Saturday, December 24, 2016

Christmas Eve & Abies fraseri

The Visitation by Raphael

Today is the Eve of Christmas!  Traditionally, the vigil of such a significant feast was one of prayer and fasting.  The Catholic fasts before he feasts!

Fisheaters: Christmas Eve & Christmas

The Golden Legend of Blessed Jacobus de Voragine, OP, observes about this time of year, the end of Advent:
"As touching the coming of our Lord in our bodily flesh, we may consider three things of this coming, that is to wit, the opportunity, the necessity and the utility.

The opportunity of coming is taken by the reason of the man that first was vanquished in the law of nature of the default of the knowledge of God, by which he fell into evil errors, and therefore he was constrained to cry to God: Illumina oculos meos, that is to say, Lord, give light to mine eyes. After, came the law of God, which hath given commandment in which he hath been overcome of impuissance, as first he hath cried: There is none that fulfilleth but that commandeth. For there he is only taught, but not delivered from sin, ne holpen by grace, and therefore he was constrained to cry: There lacketh none to command, but there is none that accomplished the commandment. Then came the Son of God in time when man was vanquished of ignorance and impuissance. To that if he had so come tofore, peradventure man might say that by his own merits he might have been saved, and thus he had not been bound to yield thanks to God.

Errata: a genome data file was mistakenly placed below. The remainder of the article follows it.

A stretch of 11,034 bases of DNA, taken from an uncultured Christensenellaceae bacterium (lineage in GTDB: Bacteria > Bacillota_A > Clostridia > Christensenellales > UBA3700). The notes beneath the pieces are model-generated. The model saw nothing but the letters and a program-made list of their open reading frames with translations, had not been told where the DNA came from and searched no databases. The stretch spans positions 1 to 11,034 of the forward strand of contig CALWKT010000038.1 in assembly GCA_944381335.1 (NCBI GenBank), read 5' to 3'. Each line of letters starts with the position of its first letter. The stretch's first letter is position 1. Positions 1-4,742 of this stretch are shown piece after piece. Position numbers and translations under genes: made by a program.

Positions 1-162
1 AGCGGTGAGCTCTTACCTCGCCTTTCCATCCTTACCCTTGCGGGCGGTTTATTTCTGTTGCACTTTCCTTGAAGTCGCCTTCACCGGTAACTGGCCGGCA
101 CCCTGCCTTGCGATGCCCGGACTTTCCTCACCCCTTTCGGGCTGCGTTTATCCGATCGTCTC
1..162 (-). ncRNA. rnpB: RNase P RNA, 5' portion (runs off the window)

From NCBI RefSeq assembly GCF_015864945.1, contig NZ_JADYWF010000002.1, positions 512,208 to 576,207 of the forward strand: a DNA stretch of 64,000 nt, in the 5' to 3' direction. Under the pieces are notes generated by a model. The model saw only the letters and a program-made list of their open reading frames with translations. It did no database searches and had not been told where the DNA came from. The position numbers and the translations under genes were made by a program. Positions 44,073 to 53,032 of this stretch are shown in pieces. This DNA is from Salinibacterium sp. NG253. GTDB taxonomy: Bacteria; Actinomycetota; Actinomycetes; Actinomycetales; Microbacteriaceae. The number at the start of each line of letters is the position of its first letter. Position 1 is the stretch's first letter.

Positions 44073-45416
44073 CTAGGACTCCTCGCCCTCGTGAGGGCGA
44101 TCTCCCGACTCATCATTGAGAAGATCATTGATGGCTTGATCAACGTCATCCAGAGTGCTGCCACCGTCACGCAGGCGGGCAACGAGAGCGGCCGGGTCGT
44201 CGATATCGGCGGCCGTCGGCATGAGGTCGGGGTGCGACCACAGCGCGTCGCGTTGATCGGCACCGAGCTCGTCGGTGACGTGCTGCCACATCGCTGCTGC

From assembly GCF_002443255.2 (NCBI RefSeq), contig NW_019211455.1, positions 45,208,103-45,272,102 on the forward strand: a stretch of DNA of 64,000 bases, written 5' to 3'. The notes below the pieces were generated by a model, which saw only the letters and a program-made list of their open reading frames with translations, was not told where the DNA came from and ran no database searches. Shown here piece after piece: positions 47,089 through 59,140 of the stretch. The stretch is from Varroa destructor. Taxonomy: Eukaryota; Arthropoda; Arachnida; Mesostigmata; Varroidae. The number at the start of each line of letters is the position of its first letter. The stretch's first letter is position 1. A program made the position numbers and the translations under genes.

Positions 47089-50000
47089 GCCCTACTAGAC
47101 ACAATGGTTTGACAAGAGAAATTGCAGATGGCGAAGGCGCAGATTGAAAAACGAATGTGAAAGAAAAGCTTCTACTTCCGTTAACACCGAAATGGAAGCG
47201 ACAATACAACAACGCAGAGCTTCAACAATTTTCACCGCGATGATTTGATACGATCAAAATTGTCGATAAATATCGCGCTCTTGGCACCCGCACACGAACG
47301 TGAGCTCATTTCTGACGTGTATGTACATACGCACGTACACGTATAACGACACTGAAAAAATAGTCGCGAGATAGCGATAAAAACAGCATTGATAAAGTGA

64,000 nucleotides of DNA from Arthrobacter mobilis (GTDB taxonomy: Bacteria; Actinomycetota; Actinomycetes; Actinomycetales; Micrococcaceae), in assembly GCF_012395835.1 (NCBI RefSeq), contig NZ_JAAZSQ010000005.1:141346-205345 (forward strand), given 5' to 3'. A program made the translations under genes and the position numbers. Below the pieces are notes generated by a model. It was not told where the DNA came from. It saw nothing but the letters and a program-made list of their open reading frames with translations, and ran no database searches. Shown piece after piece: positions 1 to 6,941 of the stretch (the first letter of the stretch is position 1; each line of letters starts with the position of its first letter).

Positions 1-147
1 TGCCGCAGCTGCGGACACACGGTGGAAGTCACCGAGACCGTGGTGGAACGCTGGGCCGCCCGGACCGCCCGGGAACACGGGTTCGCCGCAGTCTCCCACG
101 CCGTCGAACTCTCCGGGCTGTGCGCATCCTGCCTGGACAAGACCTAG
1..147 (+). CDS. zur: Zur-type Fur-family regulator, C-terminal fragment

The second thing that is shown us of this coming is the necessity by reason of the time, of which the apostle Paul speaketh, ad Galatas the fourth chapter: At ubi venit plenitudo temporis, when the plentitude or full time of the grace of God was ordained, then he sent his Son that was God and Son of the virgin and wife which was made subject to the law. To that, that they be subject to the law he bought them again, and were received sons of God by grace of adoption. Now saith S. Austin that many demand why he came not rather. He answered that it was because that the plentitude of time was not come, which should come by him, that all things were ordained and made, and after when this plentitude of time came, he came that of time past hath delivered us, to that we shall bedelivered of time, we shall come to him whereas no time passeth, but is perpetuity. The third thing that is showed to us of this coming is the utility and profit that cometh for the cause of the hurt and sickness general. For sith the malady was general, the medicine must be general, whereof saith S. Austin that: Then came the great medicine, when the great malady was through all the world.